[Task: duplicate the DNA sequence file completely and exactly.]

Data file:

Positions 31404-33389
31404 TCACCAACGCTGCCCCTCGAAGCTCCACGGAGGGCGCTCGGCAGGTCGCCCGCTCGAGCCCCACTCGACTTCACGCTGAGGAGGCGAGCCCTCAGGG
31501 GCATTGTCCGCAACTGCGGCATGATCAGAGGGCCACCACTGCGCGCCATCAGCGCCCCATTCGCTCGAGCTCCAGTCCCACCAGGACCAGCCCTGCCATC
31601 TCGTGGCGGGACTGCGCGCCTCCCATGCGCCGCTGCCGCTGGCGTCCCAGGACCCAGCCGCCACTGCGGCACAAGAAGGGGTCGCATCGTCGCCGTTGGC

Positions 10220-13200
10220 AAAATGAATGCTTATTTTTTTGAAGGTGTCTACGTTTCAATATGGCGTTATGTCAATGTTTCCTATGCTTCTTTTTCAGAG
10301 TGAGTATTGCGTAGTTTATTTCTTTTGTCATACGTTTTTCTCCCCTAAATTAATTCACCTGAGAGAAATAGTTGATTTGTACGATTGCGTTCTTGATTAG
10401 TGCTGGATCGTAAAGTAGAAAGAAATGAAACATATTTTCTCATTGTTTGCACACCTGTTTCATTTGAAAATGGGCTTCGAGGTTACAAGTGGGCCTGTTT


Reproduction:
Positions 31404-33389
31404 TCACCAACGCTGCCCCTCGAAGCTCCACGGAGGGCGCTCGGCAGGTCGCCCGCTCGAGCCCCACTCGACTTCACGCTGAGGAGGCGAGCCCTCAGGG
31501 GCATTGTCCGCAACTGCGGCATGATCAGAGGGCCACCACTGCGCGCCATCAGCGCCCCATTCGCTCGAGCTCCAGTCCCACCAGGACCAGCCCTGCCATC
31601 TCGTGGCGGGACTGCGCGCCTCCCATGCGCCGCTGCCGCTGGCGTCCCAGGACCCAGCCGCCACTGCGGCACAAGAAGGGGTCGCATCGTCGCCGTTGGC

Positions 10220-13200
10220 AAAATGAATGCTTATTTTTTTGAAGGTGTCTACGTTTCAATATGGCGTTATGTCAATGTTTCCTATGCTTCTTTTTCAGAG
10301 TGAGTATTGCGTAGTTTATTTCTTTTGTCATACGTTTTTCTCCCCTAAATTAATTCACCTGAGAGAAATAGTTGATTTGTACGATTGCGTTCTTGATTAG
10401 TGCTGGATCGTAAAGTAGAAAGAAATGAAACATATTTTCTCATTGTTTGCACACCTGTTTCATTTGAAAATGGGCTTCGAGGTTACAAGTGGGCCTGTTT